China's legal experts have urged foreigners to respect Chinese law and advised Western media to refrain from politicising Shaikh's death.

    Due for Execution

  14. Netanyahu announced last month a 10-month moratorium on new housing projects in Jewish settlements in the occupied West Bank in a move he said was aimed at helping to kick-start the peace talks suspended during the Gaza war at the turn of the year.

    The moratorium does not include public buildings or construction under way and does not apply to occupied and annexed east Jerusalem, which Israelis consider part of their capital. The government has reportedly invited tenders for building hundreds of new homes in annexed east Jerusalem.

    The Palestinians have rejected the moratorium, saying it fell far short of their demand for a complete halt of settlement activity in the whole West Bank, including annexed east Jerusalem, which they want as the capital of their promised state.

    Peace Process

  15. Bob, I never listen to radio. I, also, find myself watching less, and less tv.

    The radio guys are nuts, and the tv is, consistently, 12 to 24 hrs behind the internet.

    Like the kids say, "if it's important news IT will find ME."

  16. "I am going in for the sake of the lives of the North Korean people. And if he (Kim Jong-il) kills me, in a sense, I realize this is better. Then the governments of the world will become more prone to say something, and more embarrassed and more forced to make a statement."

    Western governments and human rights activists say North Korea maintains a network of political prisons to crush the possibility of dissent where brutality is the norm and deaths are commonplace.

    The North uses unlawful and arbitrary killings and stoppages public executions to intimidate the masses, critics say. They say it prevents free speech, controls all media and crushes nascent attempts at reform by executing or imprisoning those who oppose the state.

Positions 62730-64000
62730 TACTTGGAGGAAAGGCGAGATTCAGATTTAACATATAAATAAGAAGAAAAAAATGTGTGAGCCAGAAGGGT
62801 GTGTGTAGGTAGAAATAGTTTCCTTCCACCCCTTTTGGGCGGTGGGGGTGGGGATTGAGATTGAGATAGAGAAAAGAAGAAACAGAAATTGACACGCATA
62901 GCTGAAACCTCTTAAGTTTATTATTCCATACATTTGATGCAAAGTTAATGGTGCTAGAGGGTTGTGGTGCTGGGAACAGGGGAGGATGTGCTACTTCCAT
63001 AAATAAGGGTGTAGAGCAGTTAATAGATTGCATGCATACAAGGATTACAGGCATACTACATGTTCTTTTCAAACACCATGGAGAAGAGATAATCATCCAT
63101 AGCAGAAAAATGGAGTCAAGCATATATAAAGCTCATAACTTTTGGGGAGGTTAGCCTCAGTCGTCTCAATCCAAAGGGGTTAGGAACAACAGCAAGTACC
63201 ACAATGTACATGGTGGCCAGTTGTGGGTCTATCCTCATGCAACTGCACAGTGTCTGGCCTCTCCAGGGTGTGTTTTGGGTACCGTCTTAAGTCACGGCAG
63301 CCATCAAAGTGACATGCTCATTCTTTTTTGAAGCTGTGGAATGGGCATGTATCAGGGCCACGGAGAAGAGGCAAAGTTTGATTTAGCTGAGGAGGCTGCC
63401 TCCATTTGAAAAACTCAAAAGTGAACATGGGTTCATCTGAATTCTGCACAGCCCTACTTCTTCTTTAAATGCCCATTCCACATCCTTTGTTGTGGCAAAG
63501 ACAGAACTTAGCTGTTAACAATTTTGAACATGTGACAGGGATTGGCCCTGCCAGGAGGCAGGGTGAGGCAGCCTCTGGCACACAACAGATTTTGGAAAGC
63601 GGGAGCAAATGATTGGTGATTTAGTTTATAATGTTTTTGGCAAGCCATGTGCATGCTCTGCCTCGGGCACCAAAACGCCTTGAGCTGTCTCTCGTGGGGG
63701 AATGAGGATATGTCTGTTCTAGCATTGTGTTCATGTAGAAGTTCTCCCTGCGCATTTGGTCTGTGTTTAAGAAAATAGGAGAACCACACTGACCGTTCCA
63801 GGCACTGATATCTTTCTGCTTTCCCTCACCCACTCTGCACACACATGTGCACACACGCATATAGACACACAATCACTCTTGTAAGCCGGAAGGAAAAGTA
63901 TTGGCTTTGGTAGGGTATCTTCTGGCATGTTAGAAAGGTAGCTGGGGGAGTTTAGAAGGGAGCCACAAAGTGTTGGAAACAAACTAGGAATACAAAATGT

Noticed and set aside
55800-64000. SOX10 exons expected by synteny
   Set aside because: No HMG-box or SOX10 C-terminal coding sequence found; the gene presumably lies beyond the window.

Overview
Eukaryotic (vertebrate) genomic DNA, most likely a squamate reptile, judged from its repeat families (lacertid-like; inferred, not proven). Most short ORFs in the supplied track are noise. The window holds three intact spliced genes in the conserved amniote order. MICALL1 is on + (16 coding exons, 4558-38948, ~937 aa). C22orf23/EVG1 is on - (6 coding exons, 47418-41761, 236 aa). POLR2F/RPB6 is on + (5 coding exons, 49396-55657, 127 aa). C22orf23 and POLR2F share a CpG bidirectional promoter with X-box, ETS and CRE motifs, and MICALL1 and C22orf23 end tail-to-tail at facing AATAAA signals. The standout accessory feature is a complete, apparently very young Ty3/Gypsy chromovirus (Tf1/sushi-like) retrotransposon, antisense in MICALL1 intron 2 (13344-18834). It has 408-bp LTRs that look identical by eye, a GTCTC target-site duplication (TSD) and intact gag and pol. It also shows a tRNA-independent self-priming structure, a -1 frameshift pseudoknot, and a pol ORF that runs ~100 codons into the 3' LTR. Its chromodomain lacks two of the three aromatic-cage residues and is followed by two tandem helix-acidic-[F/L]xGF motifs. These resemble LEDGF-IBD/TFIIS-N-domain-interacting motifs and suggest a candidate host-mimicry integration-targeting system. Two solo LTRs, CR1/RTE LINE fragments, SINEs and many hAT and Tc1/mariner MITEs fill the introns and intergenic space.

Illegal Entry

  17. A wing of al Qaeda claimed responsibility on Monday for a failed Christmas Day attack on a U.S.-bound passenger plane, and President Barack Obama vowed to bring "every element" of U.S. power against those who threaten Americans' safety.


    The incident has put a spotlight on the growing prominence of al Qaeda in Yemen, which the United States and Saudi Arabia fear will exploit instability in Yemen to stage attacks in the Saudi kingdom, the world's largest oil exporter, and beyond.


    Asked on NBC's "Today" show if the security system "failed miserably," U.S. Homeland Security Secretary Janet Napolitano replied, "It did."

    Plane Attackers

  18. “We believe the most important thing in such a situation is to show restraint, and seek a compromise on the basis of the law, and also to take political efforts to prevent a further escalation of the confrontation,” the Russian Foreign Ministry statement added.

    The Russians rejected allegations claiming Moscow was involved “in the internal political processes in Iran.”

    Commenting on the allegations, the statement said, “We are convinced that this is the work of those opposed to Russian-Iranian cooperation.”

    Internal Affairs

  19. He would be the first European citizen to be executed in China since 1951, Western rights groups say.

    Shaikh's family says he suffered from bipolar disorder, and was tricked into becoming a mule by a smuggling gang who promised him a music recording contract.

    "The case has been processed in accordance with the law... The defendant's litigation rights and legitimate treatment have been fully granted," Chinese foreign ministry spokeswoman Jiang Yu said last week, adding that drug smuggling was considered a "grave crime" internationally.

    Drug Smuggling

  20. Ruf, the wife has one program she watches, I really have none.

    I do have some radio I listen to cause it's easy to listen and do other things too.

    Overall, I don't know whether TV has been a good thing, or a bad thing for us.

    It's kind of evened out the differences among the separate sections of the country, culture wise. Everybody everywhere grows up watching much the same stuff, so they internalize much the same images, themes, etc.

    You'd have to put a gun to my head my make me watch the regular evening news these days.

  21. Sam,

    Re: President Barack Obama vowed to bring "every element" of U.S. power against those who threaten Americans' safety.

    ...even those so covert the results will remain forever hidden...


  22. Sam,

    Re: The incident has put a spotlight on the growing prominence of al Qaeda in Yemen, which the United States and Saudi Arabia fear will exploit instability in Yemen to stage attacks in the Saudi kingdom, the world's largest oil exporter, and beyond.

    Not to worry, our people are on the ground as we speak. We may anticipate the same top-notch performance we have seen in Iraq and Afghanistan. Nobody does it better.

  23. heh, he's wiping them out even as we type....